Stands to reason that if it's an issue with bread, it'd be an issue with everything using flour, resulting in adjustments to water amounts as echoed in the comments. It seems that "weighing" the flour would eliminate some of the guesswork.

                            1. re: CocoaNut

                              True, weighing does eliminate some of the guesswork. Flour, being an agricultural product, is slighty different from brand to brand and even bag to bag, from what I've observed. In order to compensate for that, I adjust my liquid amount.

                              This is slightly off the vodka topic, but here's a link to a short article from Rose Levy Beranbaum, discussing humidity's effect on flour and other ingredients when weighing ingredients for baking:


                        2. re: bushwickgirl

                          Impressive and interesting, seems there are a lot of successes. I love good pastry, and mine's okay, but wouldn't mind trying another recipe that might be better. Always!

                          1. re: chef chicklet

                            What a hoot! I've never made pie crust in my life and y'all have me considering it.

                        3. re: chef chicklet

                          Using vodka is the only way to make pie crust. Almost indispensable.

                          1. re: ipsedixit

                            This is interesting! I use vodka in sorbet, but have never thought about it contributing to the dissolution of flavor compounds in other dishes. Makes sense-- like how it dissolves the mint oils if you steep mint leaves in rum to make mohitos. I have tried the vodka pie crust and found the experience just as infuriating, impossible, and self-confidence-damaging as the other seven recipes I've tried :-/

                            1. re: jvanderh

                              Forget the official recipe. Use your standard cut-in-by-hand dough recipe, but substitute half the water with vodka. The food processor recipe is too loose.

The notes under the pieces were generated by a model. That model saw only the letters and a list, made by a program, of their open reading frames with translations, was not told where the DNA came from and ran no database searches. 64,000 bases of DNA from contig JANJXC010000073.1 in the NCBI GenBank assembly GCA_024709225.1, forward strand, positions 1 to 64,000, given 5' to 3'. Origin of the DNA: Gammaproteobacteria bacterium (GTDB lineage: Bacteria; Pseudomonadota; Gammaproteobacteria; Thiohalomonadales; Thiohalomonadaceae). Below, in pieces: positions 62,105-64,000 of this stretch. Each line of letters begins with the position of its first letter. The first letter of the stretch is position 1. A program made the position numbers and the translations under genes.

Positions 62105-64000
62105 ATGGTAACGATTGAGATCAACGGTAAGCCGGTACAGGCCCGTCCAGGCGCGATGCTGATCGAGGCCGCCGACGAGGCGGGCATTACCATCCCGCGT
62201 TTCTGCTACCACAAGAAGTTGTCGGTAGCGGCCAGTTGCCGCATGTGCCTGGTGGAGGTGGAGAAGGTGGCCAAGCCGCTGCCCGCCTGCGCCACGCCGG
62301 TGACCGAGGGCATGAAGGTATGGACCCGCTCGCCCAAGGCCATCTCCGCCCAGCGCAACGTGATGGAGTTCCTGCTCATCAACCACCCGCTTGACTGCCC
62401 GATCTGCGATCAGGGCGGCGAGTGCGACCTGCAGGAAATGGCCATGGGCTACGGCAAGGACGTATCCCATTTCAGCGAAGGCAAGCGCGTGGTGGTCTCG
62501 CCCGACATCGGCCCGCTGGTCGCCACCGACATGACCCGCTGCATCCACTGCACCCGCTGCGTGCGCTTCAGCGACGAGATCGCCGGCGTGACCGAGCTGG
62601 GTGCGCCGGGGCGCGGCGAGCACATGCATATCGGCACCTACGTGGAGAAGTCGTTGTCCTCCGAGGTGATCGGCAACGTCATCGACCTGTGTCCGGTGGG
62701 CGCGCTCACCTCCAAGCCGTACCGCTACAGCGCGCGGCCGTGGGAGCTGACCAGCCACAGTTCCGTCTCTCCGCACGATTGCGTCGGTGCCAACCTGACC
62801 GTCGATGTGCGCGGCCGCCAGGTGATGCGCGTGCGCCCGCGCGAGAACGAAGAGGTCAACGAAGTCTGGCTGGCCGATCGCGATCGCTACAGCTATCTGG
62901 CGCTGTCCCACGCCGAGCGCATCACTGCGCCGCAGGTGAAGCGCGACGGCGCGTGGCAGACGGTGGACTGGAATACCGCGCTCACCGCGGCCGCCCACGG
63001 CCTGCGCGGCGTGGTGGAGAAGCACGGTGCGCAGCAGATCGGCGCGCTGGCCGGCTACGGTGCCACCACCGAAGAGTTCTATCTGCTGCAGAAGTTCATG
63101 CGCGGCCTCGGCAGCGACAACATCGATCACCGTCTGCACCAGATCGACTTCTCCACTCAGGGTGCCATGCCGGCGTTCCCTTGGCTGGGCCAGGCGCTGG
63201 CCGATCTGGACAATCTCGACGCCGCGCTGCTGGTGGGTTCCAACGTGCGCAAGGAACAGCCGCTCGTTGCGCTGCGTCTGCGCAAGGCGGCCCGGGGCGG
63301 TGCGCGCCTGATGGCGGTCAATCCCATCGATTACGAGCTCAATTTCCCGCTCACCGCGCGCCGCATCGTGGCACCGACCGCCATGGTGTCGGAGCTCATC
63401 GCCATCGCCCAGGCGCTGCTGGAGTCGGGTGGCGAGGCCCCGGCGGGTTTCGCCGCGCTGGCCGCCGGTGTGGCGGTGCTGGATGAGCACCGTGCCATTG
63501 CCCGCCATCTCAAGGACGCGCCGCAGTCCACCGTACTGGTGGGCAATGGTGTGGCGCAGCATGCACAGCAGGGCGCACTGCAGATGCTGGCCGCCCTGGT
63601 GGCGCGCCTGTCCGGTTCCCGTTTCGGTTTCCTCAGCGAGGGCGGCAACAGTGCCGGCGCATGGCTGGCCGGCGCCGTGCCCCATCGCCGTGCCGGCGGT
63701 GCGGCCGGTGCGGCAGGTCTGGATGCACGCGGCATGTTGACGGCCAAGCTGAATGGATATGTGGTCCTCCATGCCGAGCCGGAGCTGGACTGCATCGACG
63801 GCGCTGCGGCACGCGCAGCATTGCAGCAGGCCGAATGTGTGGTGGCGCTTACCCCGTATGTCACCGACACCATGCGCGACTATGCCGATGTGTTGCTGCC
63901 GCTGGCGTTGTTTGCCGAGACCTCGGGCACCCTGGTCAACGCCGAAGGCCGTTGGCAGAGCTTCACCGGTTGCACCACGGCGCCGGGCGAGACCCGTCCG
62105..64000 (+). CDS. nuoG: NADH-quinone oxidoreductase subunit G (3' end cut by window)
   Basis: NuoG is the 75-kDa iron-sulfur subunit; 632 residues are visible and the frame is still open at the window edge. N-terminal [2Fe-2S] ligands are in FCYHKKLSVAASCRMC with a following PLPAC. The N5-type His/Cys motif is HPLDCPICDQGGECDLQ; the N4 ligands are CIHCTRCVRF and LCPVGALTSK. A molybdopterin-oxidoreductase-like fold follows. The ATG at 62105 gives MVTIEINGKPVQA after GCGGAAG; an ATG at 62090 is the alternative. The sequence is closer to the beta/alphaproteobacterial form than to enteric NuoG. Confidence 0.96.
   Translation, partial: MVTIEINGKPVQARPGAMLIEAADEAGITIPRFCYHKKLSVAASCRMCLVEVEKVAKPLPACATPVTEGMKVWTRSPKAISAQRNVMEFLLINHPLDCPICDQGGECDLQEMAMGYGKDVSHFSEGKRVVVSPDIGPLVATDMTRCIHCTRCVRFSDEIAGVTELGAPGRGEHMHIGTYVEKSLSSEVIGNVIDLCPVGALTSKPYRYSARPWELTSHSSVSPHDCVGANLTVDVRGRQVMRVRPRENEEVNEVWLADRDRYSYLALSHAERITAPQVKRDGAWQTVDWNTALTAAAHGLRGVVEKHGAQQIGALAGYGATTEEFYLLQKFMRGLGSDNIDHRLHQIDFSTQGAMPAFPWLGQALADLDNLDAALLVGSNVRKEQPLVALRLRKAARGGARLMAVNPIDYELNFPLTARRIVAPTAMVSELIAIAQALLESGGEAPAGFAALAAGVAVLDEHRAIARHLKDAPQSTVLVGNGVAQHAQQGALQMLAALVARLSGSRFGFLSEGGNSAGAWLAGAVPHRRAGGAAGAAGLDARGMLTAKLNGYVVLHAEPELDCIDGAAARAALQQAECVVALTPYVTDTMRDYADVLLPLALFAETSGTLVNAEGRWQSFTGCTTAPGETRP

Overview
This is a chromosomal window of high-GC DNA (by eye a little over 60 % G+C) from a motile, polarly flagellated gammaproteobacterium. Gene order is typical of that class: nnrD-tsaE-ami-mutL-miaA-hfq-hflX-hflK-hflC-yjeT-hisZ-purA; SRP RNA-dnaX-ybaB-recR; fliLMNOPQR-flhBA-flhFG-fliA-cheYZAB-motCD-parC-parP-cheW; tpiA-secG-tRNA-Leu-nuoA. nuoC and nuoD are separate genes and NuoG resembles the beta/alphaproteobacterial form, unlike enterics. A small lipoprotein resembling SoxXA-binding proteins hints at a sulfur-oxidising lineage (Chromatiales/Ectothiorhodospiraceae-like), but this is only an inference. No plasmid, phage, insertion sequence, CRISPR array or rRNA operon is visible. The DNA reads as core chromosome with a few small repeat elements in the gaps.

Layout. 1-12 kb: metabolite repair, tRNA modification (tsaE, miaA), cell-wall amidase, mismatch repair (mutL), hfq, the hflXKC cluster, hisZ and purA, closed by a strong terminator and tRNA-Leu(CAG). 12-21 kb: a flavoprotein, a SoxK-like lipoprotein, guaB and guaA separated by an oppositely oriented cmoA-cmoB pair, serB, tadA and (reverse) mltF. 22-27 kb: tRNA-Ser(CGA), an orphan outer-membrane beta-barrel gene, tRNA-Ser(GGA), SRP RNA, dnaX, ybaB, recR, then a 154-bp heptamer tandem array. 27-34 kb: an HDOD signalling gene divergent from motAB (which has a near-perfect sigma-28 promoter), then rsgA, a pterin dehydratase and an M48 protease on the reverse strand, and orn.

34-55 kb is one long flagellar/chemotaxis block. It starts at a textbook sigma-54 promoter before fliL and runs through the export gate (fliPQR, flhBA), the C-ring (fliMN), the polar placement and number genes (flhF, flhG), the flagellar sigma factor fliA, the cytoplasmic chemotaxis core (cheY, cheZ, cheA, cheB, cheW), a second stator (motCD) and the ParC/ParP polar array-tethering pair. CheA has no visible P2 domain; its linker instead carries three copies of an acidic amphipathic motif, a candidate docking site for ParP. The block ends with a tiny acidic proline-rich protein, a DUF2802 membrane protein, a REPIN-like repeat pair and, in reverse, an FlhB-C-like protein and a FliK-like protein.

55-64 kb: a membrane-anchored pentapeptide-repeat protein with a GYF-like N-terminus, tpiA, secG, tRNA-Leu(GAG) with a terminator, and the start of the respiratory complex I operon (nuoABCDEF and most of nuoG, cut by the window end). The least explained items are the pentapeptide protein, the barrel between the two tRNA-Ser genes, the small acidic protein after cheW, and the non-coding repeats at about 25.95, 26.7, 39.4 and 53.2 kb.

1. re: sbp

                                This is the best idea I've seen in a long time. Thanks!!! Will try next pie!

                                1. re: buttertart

                                  I have used a whole bunch of recipes and am not sure what you mean by standard (shortening? butter?) I do have one of those little pastry blenders. If you'd care to post your recipe, I will be more than happy to try it. And fail miserably at it. And then whine about it.

                                  1. re: jvanderh

                                    Pretty much you can google on pie dough. They are all essentially slight variations on same theme. This one was paraphrasing Joy of Cooking deluxe butter dough:

                                    2 1/2 cups all-purpose flour
                                    1 teaspoon granulated sugar
                                    1 teaspoon salt
                                    1 cup (2 sticks) unsalted butter
                                    1/2 cup solid vegetable shortening
                                    1/3 cup plus 1 tablespoon ice water, plus an additional 1 to 2 tablespoons as needed

                                    So....I would substitute butter for shortening, and make it all butter. Then do half the water as vodka. (1/6 of a cup plus a bit).

                                    Yes, use one of those multi-bladed pastry cutters.

                                    Mix the dry ingredients in a large bowl. Cut the butter into 1 tablespoon chunks, and add to flour. Cut away with the pastry blender until it's mostly grainy to pea sized bits of stuff, but with some smallish chunks of butter left. There should be NO all-white patches of flour. Drizzle the water and vodka all over the top. Using your hands, mix together quickly. You want all the dough moistened, but you don't want the liquid pooling up and causing goopy patches. When it just starts to hold a ball when squeezed, you're done. If it needs more liquid, add a bit at a time and mix it in quickly. Dump into a ziplock. Press out to edges (this does some of the rolling work for you). Refrigerate till ready to use.

                                    1. re: sbp

                                      Funny how the cooking with vodka thread turned into a pie crust thread, albeit with vodka. At least we're still in the vodka ball park. The JofC is pretty close to CI's recipe, with a few oz more fat and less liquid. Maybe give all vodka a try?

                                      Just an observation: I looked through some of my old baking and pie cookbooks, from the 60's, 70's and 80's, and I've noticed an increase in the amount of fat used in pie crust recipes over the last 40 or so years; the standard used to be 7-8 oz for a two-crust recipe, now we're up to 10-12 oz. I certainly have increased the amount of fat I use, compared to 20 years ago. Back then, fat of choice was lard and/or vegetable shortening; compared to butter with it's water content, maybe not as much fat was needed. Our tastes have obviously changed.